Epiphone vs Gibson 335 vs Tokai 335 (145L)
I have always been a big advocate for the Epiphone Dot 335 Guitars. Their standard “dot” version was a great sounding and playing guitar since I first remember buying one back in about 2002. I always loved the Eric Clapton live from Hyde Park guitar tone and it was something I aspired to tonally matching even with far inferior guitar playing – it was a good model to work from in terms of 335 tone.
I had my original Epiphone for years- I recorded my first demo songs for my first live band. Several years later I ended up selling it to make room for a new Fender Stratocaster. Not long after, i realized I made a huge mistake selling it and got another one. By the time I got my second one it was somewhere near 2006 and the model had changed quite a lot offering a fatter neck and different “Cherry Red”, but for all intensive purposes it was pretty much the same tone I remember. I didn’t keep the second Epiphone very long, something about the finish and the new neck shape never really appealed to me like my original one did.
In 2008 I had enough money to go splurge on a new Guitar I was either going to get a Gibson 335 or an Epiphone Sheraton II. I was somewhat talked up to getting the “real deal” Gibson, only later to find out the real deal needed a new nut, it sounded muddy in every amplifier I purchased after owning the guitar and it simply didn’t feel right. The amp in the shop didn’t give me a clear indication on how bad this guitar sounded – it was simply dark and lack luster. My good friend also picked up a 2008 Gibson 335 in the same color but in right handed. His sounded identical to mine. It was crap. After years and years of persisting and not being happy, I sold it on ebay for a loss but felt like I had come to the end of the road.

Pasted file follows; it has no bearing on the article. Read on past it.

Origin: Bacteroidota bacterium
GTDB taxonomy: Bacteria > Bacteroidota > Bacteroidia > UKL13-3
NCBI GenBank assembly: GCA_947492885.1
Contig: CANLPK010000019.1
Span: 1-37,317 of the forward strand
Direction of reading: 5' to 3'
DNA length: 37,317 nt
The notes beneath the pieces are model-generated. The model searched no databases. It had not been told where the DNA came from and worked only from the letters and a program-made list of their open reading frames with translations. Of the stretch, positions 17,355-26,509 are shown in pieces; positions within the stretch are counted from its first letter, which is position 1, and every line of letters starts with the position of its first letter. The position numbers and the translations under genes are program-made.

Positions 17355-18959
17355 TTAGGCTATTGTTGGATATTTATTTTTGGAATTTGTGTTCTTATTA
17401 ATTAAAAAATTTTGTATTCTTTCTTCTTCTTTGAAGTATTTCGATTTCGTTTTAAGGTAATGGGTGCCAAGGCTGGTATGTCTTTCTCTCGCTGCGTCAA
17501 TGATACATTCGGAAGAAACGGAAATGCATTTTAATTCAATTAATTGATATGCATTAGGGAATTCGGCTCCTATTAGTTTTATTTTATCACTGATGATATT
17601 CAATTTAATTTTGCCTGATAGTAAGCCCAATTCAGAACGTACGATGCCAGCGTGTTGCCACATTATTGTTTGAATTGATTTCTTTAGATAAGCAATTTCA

In late 2012, all the planets aligned. I was in a situation where a guitar collector (a lefty) was selling off about 15 of his prized guitars two of which were a 2008 Gibson 335 and a Tokai 335 (145L). The Tokai is Japanese made and features the woods and build like Gibson used to make guitars in the 50’s. I finally found a guitar that sounded so much more like I remember my Epiphone 335 sounding but better. It played way better than both the Gibson and Epiphone, it sounds good in every amp, it has a nice clear dynamic sound and it doesn’t sound like there’s a wet towel over the pickups. Putting these two guitars side by side in the shop through my Fender Deluxe Reverb 65 Reissue made me laugh. I knew right away there was no comparison between the two. The Gibson sounded exactly like I remember – Muddy, lack luster, thick and weird while the Tokai 335 sounded rich in every way on all the pickups. That low note thick muddy overtone that I was used to with the Gibson does not exist. I found out through a friend that the block Gibson use now down the middle of the body is responsible for their horrible tone. The Tokai is lighter, feels better, sounds better and I got it for $1500.00 as new instead of $3800.00 for a Gibson.
For all those who think I am a Gibson hater know this: I own two other Gibson Guitars, both of which are amazing. It seems this series of 335’s aren’t made to the same sort of tonal quality previous years provided. I happened to compare my Gibson to a friends Yamaha 335 and his sounded like magic, it was bright, full, clear and smooth all at the same time. Mine suffered from the wet towel syndrome yet again!
In order I would buy them this way. (best to worst – left to right)
Tokai -> Epiphone -> Gibson
I would of loved the Gibson to be the best, but sadly in my case, it’s not. I hope their tonal quality has improved since this time.
The Gibson guitar was a huge waste of money, time and effort. If I knew more about these high quality Tokai guitars back in 2008 I wouldn’t of hesitated to get one.
Tokai 335 !